The German fuel station market has undergone significant changes in the last 20 years, and it constantly makes new demands on the owners and operators.
Competition has become much fiercer through the appearance of new market actors and the expansion of the fuel station network, in particular around the German federal highway network (the German Autobahns). The five oligopolists dominating the German market, namely ARAL (BP), SHELL, ESSO, TOTAL and JET (Conoco), use the German market as a testing ground for new distribution strategies. The strategies thus tested range from the employment of traditional sales representatives (Handelsvertretung) to franchise-like arrangements (such as Snack & Shop, Café bonjour, Petit Bistro, System Plus, SPAR express) and own establishments operated by the oil company itself.
All models share the same goal: While the oil company’s risk shall be minimized, the earnings and profit prospects in the follow-on business (Shops) shall be exploitet to the maximum extent. In order to attain these objectives, the oil companies prescribe make detailed prescriptions to the owners and operators of the gas stations in regard to the line of products and the placement of the merchandise (planograms), sometimes stretching the limits of what is admissible under antitrust law. The owners and operators of the gas stations find their entrepreneurial freedom severely curtailed by a closely regulated body of terms and conditions, manuals, directives etc.
The companies drive a hard bargain to push their economic interests through, and they rarely take the fuel station owners’ and operators’ concerns into account. Consequently, the fuel station owners and operators have to assert their rights forcefully in order to achieve adequate operating profits themselves. Frequently, the legal situation of the fuel station owners and operators is in fact much better than they would think. We offer legal advice to owners and operators of fuel stations, both in principal-tenant and DODO (Dealer Owned Dealer Operated) situations, in asserting their rights and enforcing their claims, both during the term of their contracts and following the termination, after the end-of-term.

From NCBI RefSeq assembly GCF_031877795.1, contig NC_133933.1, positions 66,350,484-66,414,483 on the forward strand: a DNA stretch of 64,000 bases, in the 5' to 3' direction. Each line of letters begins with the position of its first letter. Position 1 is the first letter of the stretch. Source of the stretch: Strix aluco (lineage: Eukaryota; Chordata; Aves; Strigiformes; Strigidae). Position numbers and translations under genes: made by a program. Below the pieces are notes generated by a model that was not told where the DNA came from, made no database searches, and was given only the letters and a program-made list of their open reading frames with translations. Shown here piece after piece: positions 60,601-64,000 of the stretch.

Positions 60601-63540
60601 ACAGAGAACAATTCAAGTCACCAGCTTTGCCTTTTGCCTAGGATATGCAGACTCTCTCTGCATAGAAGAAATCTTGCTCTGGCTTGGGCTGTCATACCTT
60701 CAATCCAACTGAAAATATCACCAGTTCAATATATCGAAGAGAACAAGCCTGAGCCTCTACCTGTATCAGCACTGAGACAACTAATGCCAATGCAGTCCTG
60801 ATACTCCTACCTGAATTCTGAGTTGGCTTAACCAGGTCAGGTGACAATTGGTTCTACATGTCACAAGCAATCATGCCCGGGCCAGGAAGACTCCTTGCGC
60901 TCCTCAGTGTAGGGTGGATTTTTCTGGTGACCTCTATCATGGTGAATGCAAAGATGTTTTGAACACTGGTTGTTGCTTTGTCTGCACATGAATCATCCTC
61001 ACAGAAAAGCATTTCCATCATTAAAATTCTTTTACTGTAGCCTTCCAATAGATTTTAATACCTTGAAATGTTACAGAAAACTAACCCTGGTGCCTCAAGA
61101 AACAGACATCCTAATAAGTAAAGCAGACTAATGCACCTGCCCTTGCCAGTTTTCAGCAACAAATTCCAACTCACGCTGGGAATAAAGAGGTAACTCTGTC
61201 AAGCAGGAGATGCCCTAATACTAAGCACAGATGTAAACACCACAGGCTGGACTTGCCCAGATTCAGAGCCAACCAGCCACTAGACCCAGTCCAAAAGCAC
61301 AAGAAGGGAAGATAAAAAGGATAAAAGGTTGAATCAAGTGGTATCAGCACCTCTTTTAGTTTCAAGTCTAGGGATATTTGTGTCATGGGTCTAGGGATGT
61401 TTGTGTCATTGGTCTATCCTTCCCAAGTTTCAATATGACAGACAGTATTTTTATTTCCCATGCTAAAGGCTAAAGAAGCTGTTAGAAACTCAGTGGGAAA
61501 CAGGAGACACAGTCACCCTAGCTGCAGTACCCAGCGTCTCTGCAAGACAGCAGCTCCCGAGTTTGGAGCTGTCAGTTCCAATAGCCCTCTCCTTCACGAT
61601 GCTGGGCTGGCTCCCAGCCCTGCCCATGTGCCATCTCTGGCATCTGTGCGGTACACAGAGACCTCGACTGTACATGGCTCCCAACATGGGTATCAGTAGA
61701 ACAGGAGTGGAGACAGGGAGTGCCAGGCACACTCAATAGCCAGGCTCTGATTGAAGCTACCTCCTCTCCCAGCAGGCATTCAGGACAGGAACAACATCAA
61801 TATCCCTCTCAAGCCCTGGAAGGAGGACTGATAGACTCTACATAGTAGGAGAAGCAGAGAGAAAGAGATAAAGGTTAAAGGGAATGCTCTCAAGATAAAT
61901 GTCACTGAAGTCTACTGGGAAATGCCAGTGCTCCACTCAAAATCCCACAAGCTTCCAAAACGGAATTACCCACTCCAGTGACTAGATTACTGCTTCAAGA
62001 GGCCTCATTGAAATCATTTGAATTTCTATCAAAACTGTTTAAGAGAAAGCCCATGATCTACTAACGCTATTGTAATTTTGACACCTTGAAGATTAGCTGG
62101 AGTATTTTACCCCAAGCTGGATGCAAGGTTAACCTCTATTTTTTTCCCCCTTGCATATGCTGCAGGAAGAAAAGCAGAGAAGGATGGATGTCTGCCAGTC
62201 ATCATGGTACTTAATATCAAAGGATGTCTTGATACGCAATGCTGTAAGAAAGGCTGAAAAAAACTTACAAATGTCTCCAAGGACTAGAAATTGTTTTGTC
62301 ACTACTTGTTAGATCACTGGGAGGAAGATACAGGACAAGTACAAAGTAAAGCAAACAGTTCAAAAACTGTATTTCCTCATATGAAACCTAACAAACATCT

The new developments bring about new business opportunities as well. For example, the fact that operators of petrol station shops may be contractually bound by strict directives from the oil company may justify a claim for compensation based on section 98b of the German Commercial Code, just as in the case of a sales representative (Handelsvertreterausgleich, applied mutatis mutandis). Owners and operators of fuel stations may also face a number of questions regarding the validity of very long-term contracts (sometimes with terms of 30 years), considering the changing market environment and diminishing sales of petrol products and fuels.
Based on our lng-standing experience in the fuel station industry we are well versed in the special characteristics and perculiarities of this field, and we know the relevant people in the business.
Dr. Kay Wagner